So begins Fussell in the preface.  After touching on the physical damage, he continues:

Less obvious is the damage it did to intellect, discrimination, honesty, individuality, complexity, ambiguity, and irony.

In chapter 8 of Perpetual War for Perpetual Peace, edited By Harry Elmer Barnes, William Henry Chamberlin addresses this topic.  Chamberlin cites the hypocrisy of Roosevelt and his Atlantic Charter, the hypocrisy of the war crimes trials, the use of torture by the Allies, the lies of Roosevelt to the American people leading up to the war.

In chapter 9 of the same volume, George A. Lundberg cites Dr. Charles Beard, listing of twelve examples of the lies and manipulations by Roosevelt before and during the war.  There is no possibility of a properly functioning democracy or republic when lying is the means to secure support.

It is the damage done to the psyche of the American and British people that Fussell examines in this book.

Severe trauma was often the result of the initial optimistic imagination encountering actuality.

Obviously the line from which I drew the title of this post.  When reading this line in Fussell’s book, it struck me that besides having application to both those fighting and those at home regarding the war effort, it also might apply to the reason why so many worship those who fight.  But I will leave it to Fussell to tell the story.

At first everyone hoped, and many believed, that the war would be fast-moving, mechanized, remote controlled, and perhaps even rather easy.

Two things strike me about this: first, it seems a strange thought given the then-recent experience of the Great War, certainly for the British.  Second, nothing changes.  In every war, the lie is told that it will be quick and easy.  The first Gulf War is still being fought; it has merely had a few name changes – to include the latest chapter of Iraq, more than a decade old.  Its sibling in Afghanistan is even older.  I guess in this regard things are getting better – the mouthpieces now tell us that America will be at war for decades.

Wars are all alike in beginning complacently.

This hope was based on what, in hindsight, was naiveté: small tanks with one-inch armor, armed with nothing more than a 37-MM gun; 20,000 horses were procured for the cavalry, announced with fanfare; in Britain, lances and sabers were standard issue; rubber-tired armored cars with machine guns were a mainstay.  Such “preparation” makes the Polish defense on horseback seem not so silly.

Further silliness – and more evidence that nothing ever changes – was the belief that Yankee technology and precision bombing would win the war.  The B-17 could hit a target within 25 feet from an altitude of 20,000 feet, or so they said.

…it wasn’t long before soldiers and civilians would be killed in quantity and without scruple….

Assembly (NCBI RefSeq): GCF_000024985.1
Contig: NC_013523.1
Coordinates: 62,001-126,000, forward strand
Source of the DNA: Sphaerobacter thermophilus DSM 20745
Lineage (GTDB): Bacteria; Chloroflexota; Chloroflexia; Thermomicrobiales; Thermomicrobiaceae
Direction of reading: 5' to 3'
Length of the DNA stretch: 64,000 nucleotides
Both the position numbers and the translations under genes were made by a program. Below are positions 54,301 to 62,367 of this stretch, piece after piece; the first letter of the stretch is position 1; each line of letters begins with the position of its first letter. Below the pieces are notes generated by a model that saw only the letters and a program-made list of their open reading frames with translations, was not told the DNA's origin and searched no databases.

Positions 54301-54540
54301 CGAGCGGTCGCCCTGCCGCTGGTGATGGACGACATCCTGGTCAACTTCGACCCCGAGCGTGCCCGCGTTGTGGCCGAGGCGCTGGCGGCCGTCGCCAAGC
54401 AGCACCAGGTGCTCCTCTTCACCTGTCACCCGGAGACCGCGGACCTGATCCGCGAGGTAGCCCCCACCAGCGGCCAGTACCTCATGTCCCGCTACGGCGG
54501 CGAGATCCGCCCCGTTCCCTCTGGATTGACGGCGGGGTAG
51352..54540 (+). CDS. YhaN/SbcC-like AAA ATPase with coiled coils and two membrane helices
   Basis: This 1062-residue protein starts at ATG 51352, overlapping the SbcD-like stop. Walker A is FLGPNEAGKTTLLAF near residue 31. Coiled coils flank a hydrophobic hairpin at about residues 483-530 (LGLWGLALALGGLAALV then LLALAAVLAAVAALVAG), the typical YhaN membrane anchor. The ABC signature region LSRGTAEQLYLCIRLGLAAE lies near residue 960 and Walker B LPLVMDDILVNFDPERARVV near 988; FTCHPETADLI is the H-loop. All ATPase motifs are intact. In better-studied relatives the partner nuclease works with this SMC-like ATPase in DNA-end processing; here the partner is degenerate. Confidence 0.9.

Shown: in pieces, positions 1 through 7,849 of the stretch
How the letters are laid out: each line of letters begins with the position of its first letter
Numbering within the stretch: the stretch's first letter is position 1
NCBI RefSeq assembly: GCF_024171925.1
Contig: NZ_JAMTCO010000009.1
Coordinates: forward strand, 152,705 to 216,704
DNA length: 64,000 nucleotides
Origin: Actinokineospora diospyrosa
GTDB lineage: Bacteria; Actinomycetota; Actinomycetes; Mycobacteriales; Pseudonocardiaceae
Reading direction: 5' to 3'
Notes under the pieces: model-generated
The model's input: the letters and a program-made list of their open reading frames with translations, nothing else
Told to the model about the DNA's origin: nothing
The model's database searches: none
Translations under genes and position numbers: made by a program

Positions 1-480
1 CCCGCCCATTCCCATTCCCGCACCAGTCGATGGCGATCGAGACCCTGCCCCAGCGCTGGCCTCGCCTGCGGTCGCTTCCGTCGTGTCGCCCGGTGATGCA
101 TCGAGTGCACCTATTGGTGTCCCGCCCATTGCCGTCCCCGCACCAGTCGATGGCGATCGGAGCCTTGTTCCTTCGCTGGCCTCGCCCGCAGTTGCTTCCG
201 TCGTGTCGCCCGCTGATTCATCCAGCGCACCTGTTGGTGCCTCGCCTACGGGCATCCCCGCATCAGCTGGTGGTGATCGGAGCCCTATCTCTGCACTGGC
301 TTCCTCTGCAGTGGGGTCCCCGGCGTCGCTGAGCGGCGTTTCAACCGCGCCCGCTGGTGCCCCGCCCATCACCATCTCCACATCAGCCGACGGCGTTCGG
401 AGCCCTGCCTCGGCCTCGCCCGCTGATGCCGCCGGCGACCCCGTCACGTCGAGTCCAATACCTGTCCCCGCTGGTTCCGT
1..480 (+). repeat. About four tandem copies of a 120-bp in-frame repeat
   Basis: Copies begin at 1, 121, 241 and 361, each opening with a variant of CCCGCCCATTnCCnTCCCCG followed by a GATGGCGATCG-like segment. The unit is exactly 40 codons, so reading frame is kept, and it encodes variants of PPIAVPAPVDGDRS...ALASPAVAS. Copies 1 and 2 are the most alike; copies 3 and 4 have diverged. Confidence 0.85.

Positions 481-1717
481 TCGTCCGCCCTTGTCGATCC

The reality of the Second World War is not so quaint, and does not need a refresher: hundreds of thousands of airplanes produced by the US alone; tanks of immense size and speed; carpet-bombing of civilian targets; the atom bomb.  Where the Great War put in knife in the idea of civilized warfare, the Second World War witnessed the obliteration of this concept – rules of warfare developed over centuries, having reached fruition in eighteenth and nineteenth century Europe.  By the end of the war, nothing mattered but heavy power and volume – fought as the North fought against the South under Lincoln. 

Outmoded now, hopelessly irrelevant, were such former military values and procedures as the alertness of the scout; the skill at topographical notice of the observer in the tethered balloon; the accurately worded message correctly written out (with carbon copy) in the nifty little book of Filed Message Forms.

Also quickly outmoded was the idea that the bombing could do the job, let alone do the job well or accurately:

As the war went on, “precision bombing” became a comical oxymoron relished by bomber crews with a sense of black humor.

In August of 1941 it was clear to the RAF that only one in ten bombers could even fly within five miles of the assigned target.  “We made a major assault on German agriculture.”

The Germans, when bombing London, dropped half of their bombs over the water.  On May 10, 1940, a Luftwaffe squadron…

…setting out to bomb Dijon, by some error dropped a load on its own civilians in Freiburg-im-Breisgau, killing fifty-seven of them.

When RAF reports indicated that bombers wholly missed the intended targets, the reports were rejected as inaccurate.  This inaccuracy (along with other, more sinister, reasons) eventually led to area bombing and ultimately Dresden and Hiroshima.

Bombs were dropped by Allied aircraft on Allied troops, resulting in Allied troops firing on Allied aircraft.  Weeks before D-Day, in an effort to soften the Germans fortifications, 480 B-27s dropped 13,000 bombs well inland, killing only French civilians and their livestock.  Naval bombardments cost thousands of Allied lives.

Even after being told beforehand that it would be Allied gliders overhead during the invasion of Sicily, the troops fired upon the aircraft, shooting down 23 planes carrying 229 men.  In 1943 it was a US PT boat – not a Japanese submarine – that sunk the Marine Corps transport McCawley.

“The loser of this war will be the side that makes the greatest blunders,” according to Hitler.

A world in which such blunders are more common than usual will require large amounts of artful narrative to confer purpose, meaning, and dignity on events actually discrete and contingent.

That this war is known to many in America as “the Good War” demonstrates the success of the narrative builders in their task.  The blind passion by which this narrative is accepted is, perhaps, proof of the severe trauma.